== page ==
Tuesday, July 29, 2014

July 29th, 1914

- The first shots of the Great War are fired this morning when Austro-Hungarian artillery fire on the Serbian capital of Belgrade (which sits right on the border between the two countries) and Serbian fortifications. Militarily, the bombardment makes no impact - indeed, the Austro-Hungarian army will not be sufficiently prepared to actually invade Serbia until August 12th.  Such ineffectiveness portents the overall quality of the Austro-Hungarian war effort.

- For much of July, both the bulk of the British political establishment and the British public had been blissfully unaware of the growing threat of war in the Balkans, their attention fixated on the long-running Home Rule crisis in Ireland, which threatened that summer to provoke a civil war.  By the last week of July, as awareness of the crisis dawned, most saw no reason for British participation in the conflict.  While the Entente Cordialle had clearly placed Britain in the camp of France and Russia, it was not a formal, binding alliance - Britain had no legal obligation to defend either country.

Within the government, however, key figures moved to prepare Britain for war.  Foreign Secretary Sir Edward Grey had on July 26th sought to convene an international conference to settle the Balkan dispute peacefully.  The proposal came to nothing - the Austro-Hungarian government was determined on a military solution to the Serbian question, and had the full support of their German allies.  Grey now came to realize that a general European war was probable, and personally felt that Britain could not allow France in particular to be crushed by German power.  On the afternoon of the 29th, Grey informs the German ambassador that 'it would not be practicable' for Britain to remain neutral if Germany attacked France and Russia.  The Foreign Secretary, however, is walking a very fine line - he has no authorization from the Cabinet to issue such a declaration, nor can he promise the French ambassador Britain's entry into the war.  He hopes to be able to convince the rest of the Cabinet of the necessity of intervention, but to this point it seems an uphill battle.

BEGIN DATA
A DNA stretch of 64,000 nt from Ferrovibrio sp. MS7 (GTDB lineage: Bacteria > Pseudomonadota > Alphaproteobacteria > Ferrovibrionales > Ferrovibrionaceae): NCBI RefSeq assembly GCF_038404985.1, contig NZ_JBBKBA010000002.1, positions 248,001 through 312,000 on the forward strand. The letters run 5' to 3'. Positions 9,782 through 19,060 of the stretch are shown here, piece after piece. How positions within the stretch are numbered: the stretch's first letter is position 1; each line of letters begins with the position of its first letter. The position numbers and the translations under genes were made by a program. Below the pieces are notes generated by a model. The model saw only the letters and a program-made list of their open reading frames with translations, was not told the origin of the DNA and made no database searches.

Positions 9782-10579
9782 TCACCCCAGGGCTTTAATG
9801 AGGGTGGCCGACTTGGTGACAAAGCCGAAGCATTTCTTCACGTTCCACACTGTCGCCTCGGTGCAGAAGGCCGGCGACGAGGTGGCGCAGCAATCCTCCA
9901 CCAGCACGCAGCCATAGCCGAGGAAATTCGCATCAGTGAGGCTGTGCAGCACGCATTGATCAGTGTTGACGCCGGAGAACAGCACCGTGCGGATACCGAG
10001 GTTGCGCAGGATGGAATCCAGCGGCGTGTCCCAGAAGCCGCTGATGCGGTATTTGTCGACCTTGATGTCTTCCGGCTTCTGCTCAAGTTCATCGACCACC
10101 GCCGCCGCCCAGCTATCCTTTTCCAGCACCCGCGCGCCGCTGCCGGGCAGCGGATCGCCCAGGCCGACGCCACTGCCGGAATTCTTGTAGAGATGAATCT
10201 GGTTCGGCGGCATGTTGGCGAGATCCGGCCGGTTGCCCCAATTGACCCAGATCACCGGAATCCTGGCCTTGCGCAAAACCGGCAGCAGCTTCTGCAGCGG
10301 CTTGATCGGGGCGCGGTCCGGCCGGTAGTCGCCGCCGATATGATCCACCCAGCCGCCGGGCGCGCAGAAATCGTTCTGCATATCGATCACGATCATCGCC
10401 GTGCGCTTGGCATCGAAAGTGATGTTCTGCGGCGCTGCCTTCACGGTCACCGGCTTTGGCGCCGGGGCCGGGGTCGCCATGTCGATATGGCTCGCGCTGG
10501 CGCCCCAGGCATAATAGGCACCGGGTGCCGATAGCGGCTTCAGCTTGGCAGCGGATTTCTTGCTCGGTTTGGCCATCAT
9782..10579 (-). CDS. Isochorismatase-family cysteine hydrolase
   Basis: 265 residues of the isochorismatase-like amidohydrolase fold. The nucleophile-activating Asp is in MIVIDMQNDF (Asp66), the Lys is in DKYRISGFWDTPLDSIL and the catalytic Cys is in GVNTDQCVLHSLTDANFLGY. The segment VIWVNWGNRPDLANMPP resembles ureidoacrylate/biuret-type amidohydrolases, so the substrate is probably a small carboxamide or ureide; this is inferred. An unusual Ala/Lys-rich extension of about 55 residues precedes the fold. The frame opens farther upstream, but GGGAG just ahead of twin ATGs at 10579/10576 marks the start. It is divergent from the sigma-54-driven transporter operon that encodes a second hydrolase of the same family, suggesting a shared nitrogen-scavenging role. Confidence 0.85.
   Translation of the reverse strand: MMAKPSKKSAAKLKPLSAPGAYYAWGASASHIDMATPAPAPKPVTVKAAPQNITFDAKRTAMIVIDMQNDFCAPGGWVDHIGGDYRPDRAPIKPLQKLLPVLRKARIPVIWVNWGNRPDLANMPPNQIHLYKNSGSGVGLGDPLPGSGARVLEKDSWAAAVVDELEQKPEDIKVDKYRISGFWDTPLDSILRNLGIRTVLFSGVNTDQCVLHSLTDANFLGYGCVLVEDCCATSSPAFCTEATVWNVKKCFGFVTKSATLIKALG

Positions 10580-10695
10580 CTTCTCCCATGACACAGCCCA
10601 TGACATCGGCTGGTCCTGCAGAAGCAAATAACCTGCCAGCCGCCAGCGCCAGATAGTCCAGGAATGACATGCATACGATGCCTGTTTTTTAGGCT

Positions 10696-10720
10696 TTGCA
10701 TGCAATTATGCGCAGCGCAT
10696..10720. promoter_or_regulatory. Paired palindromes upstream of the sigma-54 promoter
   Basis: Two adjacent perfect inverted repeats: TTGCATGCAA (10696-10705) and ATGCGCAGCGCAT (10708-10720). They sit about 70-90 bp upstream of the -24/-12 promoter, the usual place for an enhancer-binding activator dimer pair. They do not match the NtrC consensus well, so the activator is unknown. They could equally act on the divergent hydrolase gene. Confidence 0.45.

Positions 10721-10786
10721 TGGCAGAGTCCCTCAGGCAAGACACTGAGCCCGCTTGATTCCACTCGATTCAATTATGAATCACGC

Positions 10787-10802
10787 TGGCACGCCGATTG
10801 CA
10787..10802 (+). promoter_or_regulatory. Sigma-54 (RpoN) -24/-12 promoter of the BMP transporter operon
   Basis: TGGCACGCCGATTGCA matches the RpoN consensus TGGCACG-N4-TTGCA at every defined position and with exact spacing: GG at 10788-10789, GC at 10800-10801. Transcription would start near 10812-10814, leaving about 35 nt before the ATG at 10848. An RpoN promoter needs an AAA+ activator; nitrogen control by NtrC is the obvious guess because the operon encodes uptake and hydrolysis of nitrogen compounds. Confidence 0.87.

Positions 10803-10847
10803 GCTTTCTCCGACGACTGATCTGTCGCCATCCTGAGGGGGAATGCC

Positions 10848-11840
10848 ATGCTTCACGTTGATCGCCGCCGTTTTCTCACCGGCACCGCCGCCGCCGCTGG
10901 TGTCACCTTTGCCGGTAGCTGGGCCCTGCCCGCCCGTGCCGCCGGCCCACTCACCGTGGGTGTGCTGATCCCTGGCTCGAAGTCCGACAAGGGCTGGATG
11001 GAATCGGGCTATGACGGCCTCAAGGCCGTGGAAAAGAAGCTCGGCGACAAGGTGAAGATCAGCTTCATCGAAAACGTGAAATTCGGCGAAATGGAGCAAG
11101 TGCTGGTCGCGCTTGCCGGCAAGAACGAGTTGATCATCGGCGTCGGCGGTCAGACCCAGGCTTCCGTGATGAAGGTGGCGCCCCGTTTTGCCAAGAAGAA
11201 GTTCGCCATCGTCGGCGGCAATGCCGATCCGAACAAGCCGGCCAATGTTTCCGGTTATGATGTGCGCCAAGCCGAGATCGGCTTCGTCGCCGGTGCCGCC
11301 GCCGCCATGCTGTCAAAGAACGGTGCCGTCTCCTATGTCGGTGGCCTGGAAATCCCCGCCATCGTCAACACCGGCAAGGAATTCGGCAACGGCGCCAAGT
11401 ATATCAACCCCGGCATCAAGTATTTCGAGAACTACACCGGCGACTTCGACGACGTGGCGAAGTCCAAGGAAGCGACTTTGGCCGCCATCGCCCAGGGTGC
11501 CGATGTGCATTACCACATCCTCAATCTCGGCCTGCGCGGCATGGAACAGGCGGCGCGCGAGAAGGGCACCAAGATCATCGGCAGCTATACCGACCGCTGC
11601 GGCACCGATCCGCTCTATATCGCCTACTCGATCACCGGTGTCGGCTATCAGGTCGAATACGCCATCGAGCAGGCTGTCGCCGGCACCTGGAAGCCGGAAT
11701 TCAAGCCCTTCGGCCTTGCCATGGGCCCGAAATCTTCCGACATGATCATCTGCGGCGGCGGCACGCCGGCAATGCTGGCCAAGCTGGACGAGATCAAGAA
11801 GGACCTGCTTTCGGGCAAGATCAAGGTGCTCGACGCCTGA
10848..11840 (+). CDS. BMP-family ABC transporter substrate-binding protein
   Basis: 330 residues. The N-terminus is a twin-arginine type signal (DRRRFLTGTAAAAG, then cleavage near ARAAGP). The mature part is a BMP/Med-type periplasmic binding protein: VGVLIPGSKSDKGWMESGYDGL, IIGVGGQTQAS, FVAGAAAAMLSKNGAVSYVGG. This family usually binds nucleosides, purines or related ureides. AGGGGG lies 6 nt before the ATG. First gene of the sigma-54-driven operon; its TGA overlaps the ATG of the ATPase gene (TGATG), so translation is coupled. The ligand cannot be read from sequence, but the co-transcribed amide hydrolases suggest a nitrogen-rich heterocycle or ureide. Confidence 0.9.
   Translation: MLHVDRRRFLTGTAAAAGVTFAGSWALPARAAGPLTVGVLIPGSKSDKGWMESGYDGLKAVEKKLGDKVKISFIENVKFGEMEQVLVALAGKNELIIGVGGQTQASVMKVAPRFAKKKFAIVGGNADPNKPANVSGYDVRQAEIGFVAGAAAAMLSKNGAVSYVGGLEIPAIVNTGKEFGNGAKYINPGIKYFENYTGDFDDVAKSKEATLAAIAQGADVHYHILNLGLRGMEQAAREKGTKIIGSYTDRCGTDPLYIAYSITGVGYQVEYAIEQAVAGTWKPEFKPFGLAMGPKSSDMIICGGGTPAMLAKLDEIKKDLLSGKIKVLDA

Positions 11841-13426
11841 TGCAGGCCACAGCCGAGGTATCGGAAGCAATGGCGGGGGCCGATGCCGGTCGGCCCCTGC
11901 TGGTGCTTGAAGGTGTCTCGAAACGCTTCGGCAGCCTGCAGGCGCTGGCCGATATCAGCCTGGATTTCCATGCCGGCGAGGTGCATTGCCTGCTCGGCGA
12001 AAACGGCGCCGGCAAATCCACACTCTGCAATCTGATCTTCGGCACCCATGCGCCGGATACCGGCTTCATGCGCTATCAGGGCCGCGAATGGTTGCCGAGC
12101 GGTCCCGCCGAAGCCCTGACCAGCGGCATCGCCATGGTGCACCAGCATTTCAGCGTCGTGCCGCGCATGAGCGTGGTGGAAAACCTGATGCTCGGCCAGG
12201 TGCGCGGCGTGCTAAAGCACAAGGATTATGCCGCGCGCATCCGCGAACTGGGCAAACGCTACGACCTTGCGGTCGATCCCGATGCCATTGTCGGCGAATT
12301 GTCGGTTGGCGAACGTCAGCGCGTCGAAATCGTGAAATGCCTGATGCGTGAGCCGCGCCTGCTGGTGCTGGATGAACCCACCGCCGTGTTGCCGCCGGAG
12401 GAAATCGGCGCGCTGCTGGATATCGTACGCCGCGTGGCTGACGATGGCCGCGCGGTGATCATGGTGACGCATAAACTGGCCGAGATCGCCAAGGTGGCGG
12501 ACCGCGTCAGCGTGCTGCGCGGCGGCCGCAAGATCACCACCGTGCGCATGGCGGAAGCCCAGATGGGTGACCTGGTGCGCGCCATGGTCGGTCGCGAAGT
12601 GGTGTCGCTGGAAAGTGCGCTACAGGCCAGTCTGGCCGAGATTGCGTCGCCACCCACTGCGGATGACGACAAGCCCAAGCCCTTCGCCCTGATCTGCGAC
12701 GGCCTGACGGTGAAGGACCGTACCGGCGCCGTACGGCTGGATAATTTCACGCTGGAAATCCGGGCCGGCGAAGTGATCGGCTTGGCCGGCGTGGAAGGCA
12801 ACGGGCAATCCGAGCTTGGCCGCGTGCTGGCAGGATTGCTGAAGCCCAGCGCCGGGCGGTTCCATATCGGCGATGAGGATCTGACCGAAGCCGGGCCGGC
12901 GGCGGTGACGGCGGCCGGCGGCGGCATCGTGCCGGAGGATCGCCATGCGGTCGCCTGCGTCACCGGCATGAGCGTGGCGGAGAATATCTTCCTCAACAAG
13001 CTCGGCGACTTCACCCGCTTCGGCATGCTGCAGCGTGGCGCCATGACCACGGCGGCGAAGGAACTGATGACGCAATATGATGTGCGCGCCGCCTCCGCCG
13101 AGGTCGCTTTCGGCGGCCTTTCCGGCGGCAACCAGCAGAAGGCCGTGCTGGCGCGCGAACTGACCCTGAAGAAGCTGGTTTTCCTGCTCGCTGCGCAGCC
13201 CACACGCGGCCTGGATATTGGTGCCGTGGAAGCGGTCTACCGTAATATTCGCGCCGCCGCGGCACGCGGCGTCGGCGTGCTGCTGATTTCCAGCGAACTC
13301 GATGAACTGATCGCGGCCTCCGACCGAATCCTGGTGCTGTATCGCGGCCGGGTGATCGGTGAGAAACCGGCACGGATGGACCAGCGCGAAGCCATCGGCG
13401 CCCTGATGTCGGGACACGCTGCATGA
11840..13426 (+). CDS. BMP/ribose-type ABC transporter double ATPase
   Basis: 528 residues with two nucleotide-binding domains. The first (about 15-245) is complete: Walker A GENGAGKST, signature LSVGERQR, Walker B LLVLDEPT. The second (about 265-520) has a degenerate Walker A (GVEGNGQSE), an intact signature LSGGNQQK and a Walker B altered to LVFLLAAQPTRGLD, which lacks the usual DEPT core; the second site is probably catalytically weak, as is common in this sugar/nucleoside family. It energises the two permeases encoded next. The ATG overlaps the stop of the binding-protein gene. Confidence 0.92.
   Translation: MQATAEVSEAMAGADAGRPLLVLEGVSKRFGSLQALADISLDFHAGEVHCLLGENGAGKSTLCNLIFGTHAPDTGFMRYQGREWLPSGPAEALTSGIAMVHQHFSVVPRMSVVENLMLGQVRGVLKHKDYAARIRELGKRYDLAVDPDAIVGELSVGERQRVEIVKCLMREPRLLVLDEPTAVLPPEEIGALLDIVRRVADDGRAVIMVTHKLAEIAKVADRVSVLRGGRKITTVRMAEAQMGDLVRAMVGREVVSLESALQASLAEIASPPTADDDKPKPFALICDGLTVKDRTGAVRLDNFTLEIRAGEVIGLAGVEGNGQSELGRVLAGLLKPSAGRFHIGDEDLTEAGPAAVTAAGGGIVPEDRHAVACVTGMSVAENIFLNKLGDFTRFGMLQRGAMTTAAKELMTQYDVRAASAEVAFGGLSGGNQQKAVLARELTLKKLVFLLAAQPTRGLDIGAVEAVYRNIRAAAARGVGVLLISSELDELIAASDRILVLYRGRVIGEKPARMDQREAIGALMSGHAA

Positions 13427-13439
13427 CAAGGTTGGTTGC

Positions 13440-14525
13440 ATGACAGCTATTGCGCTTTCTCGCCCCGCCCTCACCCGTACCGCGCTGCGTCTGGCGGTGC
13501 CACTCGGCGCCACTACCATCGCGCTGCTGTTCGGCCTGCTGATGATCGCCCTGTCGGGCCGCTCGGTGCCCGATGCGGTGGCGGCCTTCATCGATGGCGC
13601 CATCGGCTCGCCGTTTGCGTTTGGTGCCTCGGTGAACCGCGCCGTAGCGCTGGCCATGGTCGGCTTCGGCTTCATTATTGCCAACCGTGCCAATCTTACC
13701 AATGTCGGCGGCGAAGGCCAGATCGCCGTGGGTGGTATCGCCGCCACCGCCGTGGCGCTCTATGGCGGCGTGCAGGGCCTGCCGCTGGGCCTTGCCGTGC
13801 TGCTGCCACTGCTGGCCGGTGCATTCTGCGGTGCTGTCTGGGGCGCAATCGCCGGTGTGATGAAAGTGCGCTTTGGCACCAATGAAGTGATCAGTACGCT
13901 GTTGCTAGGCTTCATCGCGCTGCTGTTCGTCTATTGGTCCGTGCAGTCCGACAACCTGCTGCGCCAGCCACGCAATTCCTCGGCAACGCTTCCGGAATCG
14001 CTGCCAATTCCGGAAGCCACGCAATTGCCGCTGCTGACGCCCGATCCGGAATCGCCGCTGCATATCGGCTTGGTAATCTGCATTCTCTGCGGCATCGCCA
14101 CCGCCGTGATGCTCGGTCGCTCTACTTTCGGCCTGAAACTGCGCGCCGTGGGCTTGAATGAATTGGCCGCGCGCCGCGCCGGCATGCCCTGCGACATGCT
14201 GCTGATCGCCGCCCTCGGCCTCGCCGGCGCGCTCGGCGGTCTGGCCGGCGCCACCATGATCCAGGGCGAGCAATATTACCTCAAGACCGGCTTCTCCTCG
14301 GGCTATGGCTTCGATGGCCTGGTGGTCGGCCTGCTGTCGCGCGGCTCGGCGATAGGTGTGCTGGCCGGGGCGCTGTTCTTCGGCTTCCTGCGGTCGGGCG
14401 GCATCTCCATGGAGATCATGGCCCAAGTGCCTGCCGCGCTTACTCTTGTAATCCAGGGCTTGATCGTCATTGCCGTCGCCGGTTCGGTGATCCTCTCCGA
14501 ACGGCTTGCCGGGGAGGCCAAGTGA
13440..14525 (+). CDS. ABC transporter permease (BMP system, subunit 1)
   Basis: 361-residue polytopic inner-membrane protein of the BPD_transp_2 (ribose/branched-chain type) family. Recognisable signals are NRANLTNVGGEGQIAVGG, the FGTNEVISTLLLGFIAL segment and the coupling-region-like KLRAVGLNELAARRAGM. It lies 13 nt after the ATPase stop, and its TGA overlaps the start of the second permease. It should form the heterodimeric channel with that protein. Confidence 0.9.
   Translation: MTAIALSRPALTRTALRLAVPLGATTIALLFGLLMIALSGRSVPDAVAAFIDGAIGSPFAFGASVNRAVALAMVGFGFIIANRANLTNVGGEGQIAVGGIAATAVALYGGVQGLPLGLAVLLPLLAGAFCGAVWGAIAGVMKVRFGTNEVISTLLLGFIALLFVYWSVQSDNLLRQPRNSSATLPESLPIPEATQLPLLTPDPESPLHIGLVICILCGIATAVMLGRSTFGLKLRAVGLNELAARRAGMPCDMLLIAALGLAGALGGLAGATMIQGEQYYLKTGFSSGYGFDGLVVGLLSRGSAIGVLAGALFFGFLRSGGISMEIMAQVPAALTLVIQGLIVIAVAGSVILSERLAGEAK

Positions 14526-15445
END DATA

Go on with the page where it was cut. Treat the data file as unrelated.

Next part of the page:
Grey is not the only British minister acting independently.  This morning the dreadnoughts of the Royal Navy leave Portland on Britain's Channel coast and sail to their wartime base at Scapa Flow in the Orkneys.  They do so on the orders of Churchill, so that the fleet would be prepared if war came suddenly.  Not only does Churchill not make any public statement about the move, but also does not inform his fellow Cabinet ministers, knowing they would have objected.  Only Prime Minister Herbert Henry Asquith, who also believes Britain should support France, knows of the order.

- Meanwhile, Grey's statement to the German ambassador has contributed to second thoughts amongst German officials.  On the 28th, Kaiser Wilhelm II had undertaken an about-face and now stated that Austria-Hungary should accept mediation as opposed to provoking war.  Illustrative of the respect his officials accorded him, German Chancellor Theodor von Bethmann-Hollweg passes this suggestion on to Vienna without endorsement, and Berchtold ignores it.  The Chancellor believed the crisis could be managed to allow for an Austro-Hungarian victory while preventing a general war.  These illusions are shattered by the report from the ambassador in London on his conversation with Grey.  Bethmann-Hollweg now faces the prospect of war with not only France and Russia, but also Britain, and recoils.  The German War Minister, Erich von Falkenhayn, appalled by such indecision, argues that steps should be taken to prepare for mobilization, but Bethmann-Hollweg manages to hold him off for now.

- This morning Foreign Minister Sazonov, influenced by the leadership of the Russian army, convinces Tsar Nicholas II to order the general mobilization of the Russian army.  The fear is now widespread that if Russia does not immediately mobilize, it risks being caught unprepared if Germany mobilizes first and attacks.  General mobilization is set to begin the following day, but at the last moment the Tsar changes his minds and cancels the order, reverting to partial mobilization only, much to the outrage of his ministers.  The u-turn results from a series of telegrams exchanged directly between the German Kaiser and the Russian Tsar, each begging the other to refrain from taking the final plunge into war.  The 'Willy-Nicky Telegrams,' as they become known, are a throwback to an earlier age when international relations were a matter for monarchs only, who acted on the basis of personal relationships with each other.  The viability of conducting diplomacy in this manner is now to be tested.

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